State Sen. Daniel Squadron might have a solution to the inequities within the city’s green spaces.
The “Equity in Parks” regulation, which Squadron proposed on behalf of the Neighborhood Parks Alliance in front of the City Council last week, would attempt to harness some of the funds from powerhouse fundraising conservancies — chief among them the Central Park Conservancy — and share them with the hundreds of other parks across the city that operate under razor-thin margins set by the city budget.
Conservancies for parks that service affluent communities, like Central and Prospect parks, are able to pull in funds exponentially larger than those set by the city for other parks.
For example, this year the Central Park Conservancy will contribute 75% of Central Park’s $58 million expense budget, while the Van Cortland Park Conservancy’s entire budget for the year is only $200,000 — despite being the third largest park in the city.
Squadron (D-Manhattan) justified the reallocation by pointing to the fact that conservancies are not private charities, or fully independent nonprofits supporting a private cause, but rather that they have a “contractual relationship with the city.”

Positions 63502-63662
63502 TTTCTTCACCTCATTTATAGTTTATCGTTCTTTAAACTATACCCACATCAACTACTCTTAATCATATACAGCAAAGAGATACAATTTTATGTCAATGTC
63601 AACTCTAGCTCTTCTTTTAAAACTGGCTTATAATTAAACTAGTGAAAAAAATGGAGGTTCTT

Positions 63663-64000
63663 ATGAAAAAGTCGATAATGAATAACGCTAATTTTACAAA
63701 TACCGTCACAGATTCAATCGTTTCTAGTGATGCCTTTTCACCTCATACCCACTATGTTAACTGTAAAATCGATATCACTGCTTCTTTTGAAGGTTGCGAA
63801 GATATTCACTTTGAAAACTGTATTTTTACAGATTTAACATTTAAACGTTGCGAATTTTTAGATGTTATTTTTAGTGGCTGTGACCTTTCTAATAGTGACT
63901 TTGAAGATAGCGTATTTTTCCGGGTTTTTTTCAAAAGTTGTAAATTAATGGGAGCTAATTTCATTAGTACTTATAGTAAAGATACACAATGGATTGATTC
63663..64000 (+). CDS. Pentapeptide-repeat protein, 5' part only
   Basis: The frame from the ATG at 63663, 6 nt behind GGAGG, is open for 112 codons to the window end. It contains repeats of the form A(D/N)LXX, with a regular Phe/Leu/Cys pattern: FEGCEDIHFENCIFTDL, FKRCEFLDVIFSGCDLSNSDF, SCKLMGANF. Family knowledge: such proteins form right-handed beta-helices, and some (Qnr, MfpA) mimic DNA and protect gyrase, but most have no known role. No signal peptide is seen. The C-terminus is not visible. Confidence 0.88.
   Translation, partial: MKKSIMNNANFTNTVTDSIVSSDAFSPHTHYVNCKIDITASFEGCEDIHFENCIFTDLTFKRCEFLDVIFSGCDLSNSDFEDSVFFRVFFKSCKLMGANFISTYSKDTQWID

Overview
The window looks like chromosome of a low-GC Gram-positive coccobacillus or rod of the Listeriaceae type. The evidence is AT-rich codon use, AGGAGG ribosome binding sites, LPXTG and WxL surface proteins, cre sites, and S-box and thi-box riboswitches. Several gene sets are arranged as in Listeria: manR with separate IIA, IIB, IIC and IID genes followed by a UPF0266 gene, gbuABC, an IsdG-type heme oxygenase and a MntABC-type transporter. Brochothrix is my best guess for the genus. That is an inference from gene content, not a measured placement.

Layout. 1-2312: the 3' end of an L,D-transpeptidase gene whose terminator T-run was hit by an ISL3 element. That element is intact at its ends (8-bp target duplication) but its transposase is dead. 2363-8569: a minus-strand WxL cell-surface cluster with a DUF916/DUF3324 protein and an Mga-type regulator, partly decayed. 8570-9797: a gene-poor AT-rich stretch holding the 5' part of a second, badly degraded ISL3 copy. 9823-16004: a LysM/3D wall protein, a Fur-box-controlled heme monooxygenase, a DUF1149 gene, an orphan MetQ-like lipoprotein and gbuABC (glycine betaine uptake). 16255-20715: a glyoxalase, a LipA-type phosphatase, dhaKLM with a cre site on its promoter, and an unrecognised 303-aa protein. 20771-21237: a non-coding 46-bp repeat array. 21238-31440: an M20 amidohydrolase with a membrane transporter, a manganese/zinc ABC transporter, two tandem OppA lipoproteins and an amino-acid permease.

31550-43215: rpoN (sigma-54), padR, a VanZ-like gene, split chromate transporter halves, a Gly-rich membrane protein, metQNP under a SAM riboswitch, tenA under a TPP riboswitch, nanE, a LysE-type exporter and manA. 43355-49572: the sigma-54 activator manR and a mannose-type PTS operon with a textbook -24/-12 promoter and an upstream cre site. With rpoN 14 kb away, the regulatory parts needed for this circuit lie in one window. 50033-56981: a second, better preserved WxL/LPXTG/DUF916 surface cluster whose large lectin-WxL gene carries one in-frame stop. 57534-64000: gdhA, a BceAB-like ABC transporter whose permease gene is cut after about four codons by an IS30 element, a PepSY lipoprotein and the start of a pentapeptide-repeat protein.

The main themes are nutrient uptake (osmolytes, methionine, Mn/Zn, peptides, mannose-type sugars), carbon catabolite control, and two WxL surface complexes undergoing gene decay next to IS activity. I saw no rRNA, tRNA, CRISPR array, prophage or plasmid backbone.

Many city officials and advocates for increased park funding say that City Hall must make the first move.
“I think there are private donors out there who might be willing to help and raise some dollars for lower-income communities, but the city is the one who has to make the first step,” said Tupper Thomas, executive director of the watchdog group New Yorkers For Parks.
When Parks Commissioner Mitchell Silver was introduced by the mayor in March, he acknowledged the funding discrepancy and said one of his goals was ensuring that each city-operated space’s needs were met.
“The bigger answer is that we need to get back to a system that we are adequately funding our parks through the city budgets,” said state Assemb. Brian Kavanagh (D-Manhattan), who helped draft Squadron’s legislation.